Brazil, the five-time World Cup champions, will never be short of talent and their chances of success are always alive and well. In fact, my first article for ESPN was on the Seleção and how I saw them as 2022 champions. In the end, it wasn’t to be, but when it comes to South American domination, it’s difficult to bet against them. Under former coach Tite, they won the previous CONMEBOL group without losing a single game. In fact, they only drew three times throughout the entire campaign. The rest were victories.
But now times are slightly different. Fernando Diniz, who also coaches Fluminense, is the team’s interim coach until next year when the federation hopes to bring Carlo Ancelotti to take care of Copa America duties and beyond. As my colleague Tim Vickery notes, Diniz is the ultimate hipster manager. Convention is not really his style.
But this season, he is regimenting his strategies and adapting to a more structured ideal. In turn, Fluminense are in the semifinals of Copa Libertadores, the coveted tournament that could be Diniz’s first major piece of silverware as head coach.
For the national team, this World Cup qualifying schedule starts with relative ease as Brazil hosts Bolívia and then takes a trip to Peru. But my only worry about Brazil is how the journey unfolds as they continue to play matches with this inexperienced manager on the international stage. This is a transitional Brazil, one where there is much change throughout the roster. The defensive unit has changed. Only Marquinhos and Danilo remain from the starting back four that started against Croatia in the World Cup quarterfinal loss. At 31, Neymar Jr. now plays in the Saudi Pro League, no longer a star figure in Europe. Lucas Paquetá, an important creative star for Brazil, was not called up due to a FIFA and English FA investigation into potential betting rule breaches. Vinicius Jr. is currently injured. Casemiro is not getting any younger.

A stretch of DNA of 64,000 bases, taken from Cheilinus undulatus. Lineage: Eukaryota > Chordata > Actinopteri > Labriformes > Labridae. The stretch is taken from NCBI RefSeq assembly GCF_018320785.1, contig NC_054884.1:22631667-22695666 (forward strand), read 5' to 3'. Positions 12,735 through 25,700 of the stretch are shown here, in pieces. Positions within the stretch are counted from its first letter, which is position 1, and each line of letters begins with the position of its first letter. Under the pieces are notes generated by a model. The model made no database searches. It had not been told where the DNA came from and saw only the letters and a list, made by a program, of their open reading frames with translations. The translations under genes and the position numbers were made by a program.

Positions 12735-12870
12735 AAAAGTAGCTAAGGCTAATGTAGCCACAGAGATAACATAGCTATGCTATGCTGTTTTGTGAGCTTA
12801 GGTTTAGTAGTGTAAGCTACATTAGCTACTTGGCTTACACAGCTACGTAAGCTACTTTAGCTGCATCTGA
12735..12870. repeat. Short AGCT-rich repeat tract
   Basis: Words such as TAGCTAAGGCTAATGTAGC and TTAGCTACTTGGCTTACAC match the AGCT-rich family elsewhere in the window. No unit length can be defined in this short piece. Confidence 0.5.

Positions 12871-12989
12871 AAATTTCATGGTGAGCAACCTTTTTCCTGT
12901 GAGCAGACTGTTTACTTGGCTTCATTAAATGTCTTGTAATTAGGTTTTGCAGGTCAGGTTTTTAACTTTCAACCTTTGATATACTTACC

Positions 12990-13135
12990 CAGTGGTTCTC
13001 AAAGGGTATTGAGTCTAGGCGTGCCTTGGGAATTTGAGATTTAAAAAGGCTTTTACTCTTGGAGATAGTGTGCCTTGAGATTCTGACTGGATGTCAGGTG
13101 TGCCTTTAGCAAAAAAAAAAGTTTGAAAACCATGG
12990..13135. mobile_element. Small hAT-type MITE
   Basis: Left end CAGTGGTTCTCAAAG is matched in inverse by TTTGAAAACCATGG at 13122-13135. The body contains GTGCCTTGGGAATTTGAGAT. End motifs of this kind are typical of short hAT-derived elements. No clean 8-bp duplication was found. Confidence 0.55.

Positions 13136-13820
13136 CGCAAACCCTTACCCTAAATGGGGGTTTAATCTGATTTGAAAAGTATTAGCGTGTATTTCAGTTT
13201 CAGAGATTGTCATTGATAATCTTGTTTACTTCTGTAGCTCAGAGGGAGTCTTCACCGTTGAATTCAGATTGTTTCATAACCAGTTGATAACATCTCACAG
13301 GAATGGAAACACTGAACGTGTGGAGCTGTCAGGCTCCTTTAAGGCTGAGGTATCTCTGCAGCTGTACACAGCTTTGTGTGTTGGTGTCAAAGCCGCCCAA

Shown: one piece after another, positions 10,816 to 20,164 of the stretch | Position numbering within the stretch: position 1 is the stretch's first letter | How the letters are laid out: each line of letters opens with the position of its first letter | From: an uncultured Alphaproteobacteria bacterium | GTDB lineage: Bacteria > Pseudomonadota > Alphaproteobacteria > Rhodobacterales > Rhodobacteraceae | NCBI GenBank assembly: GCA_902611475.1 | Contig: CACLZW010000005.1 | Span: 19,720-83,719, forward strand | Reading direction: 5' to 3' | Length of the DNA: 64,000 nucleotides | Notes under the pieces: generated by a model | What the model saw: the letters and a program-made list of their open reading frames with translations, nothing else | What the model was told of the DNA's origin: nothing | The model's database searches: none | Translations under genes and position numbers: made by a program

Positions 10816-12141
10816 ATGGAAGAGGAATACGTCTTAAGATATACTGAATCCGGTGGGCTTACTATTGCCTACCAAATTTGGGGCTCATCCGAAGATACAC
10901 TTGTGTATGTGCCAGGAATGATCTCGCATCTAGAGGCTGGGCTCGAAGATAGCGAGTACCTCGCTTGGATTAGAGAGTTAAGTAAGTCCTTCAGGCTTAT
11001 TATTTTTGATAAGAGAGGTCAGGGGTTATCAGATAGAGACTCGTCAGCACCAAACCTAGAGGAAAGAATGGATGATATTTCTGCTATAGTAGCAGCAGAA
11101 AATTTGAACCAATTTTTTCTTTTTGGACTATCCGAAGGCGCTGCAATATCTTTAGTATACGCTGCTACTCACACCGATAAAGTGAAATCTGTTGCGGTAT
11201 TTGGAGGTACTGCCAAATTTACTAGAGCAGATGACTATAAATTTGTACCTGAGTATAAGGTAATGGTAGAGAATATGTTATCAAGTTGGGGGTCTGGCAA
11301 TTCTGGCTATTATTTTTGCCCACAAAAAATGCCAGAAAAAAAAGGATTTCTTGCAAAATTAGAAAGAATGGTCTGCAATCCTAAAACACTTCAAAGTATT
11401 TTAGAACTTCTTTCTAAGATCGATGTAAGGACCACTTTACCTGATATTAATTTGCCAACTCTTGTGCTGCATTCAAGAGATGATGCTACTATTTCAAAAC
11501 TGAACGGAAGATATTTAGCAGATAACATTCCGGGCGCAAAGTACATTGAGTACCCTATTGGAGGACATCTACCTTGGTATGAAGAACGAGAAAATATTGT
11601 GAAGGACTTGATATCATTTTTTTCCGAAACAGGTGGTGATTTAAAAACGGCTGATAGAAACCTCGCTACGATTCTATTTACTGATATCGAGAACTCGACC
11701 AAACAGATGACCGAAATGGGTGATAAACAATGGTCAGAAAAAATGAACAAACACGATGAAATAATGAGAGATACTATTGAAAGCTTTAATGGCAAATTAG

So as you can see, this is not an impenetrable Brazilian side. But they are incredibly talented and when you compare this side to any other in South America aside from Argentina, it’s hard to think they’ll do the unthinkable, something that’s never happened before, and fail to qualify for a World Cup. It’s up to Diniz to let them express themselves.
But will they win the table again? I doubt it.
Welcome to South America, Félix Sánchez Bas. The Spanish manager left the Qatari national team and signed on as Ecuador’s manager in March after Gustavo Alfaro resigned due to contract and philosophical disagreements. First order of business for Sanchez? Play Argentina. Oh, and you’re already in the minus.
Due to the drama that came with right-back Byron Castillo’s falsified birth documents, FIFA punished Ecuador with a penalty fee as well as deducting three points at the beginning of their campaign. So if Ecuador wins against Argentina, it will only come back to zero.
Ecuador remains talented — with the likes of Moisés Caicedo, Gonzalo Plata and Pervis Estpuiñan — as well as Enner Valencia, who keeps delivering in Copa Libertadores with his Brazilian club Inter of Porto Alegre. Also, watch out for 16-year-old Kendry Páez — another wonderkid from Independiente del Valle (Caicedo’s former club) who will join Chelsea in the summer of 2025 when he turns 18.
But I worry that this job might be too much for Sanchez. The reason why Alfaro did such a great job with Ecuador was because his managerial style complemented the talent he had at his disposal. Not the other way around. When you instill a deep philosophy with Ecuador, it has to shine a light on the players as opposed to the players adapting to a system that may not suit them. We’ll have to wait and see how this one works out. Luckily for Ecuador, they’re too good to not make it in the top six. Their only enemies are themselves.
After failing to make Qatar’s World Cup, coupled with the inspired journey of the women’s team this summer, I think Colombia arrives at these qualifiers with a renewed sense of self and a point to prove. I see a renaissance for Los Cafeteros as they look to make 2026 with an exclamation point.
The final paragraph goes to Peru. My beautiful nation. They are in the bottom three of least valuable teams in the continent and the roster clearly shows it, though they still have the likes of Paolo Guerrero, André Carrillo and Yoshimar Yotún. Beloved Tacu Tacu Rigatoni king Gianluca Lapadula is injured so Peru need all the help they can get, and it will be tough against a dynamic Paraguay and Brazil in the second game.
There is promising youth, however. Watch out for Piero Quispe, who will play in Europe in the future. I am sure of it. But all in all, I hope Peru show some fire under coach Juan Reynoso. Peruvians will never forget how former head coach Ricardo Gareca led them to the 2018 World Cup. But those days are gone. It’s time to look forward.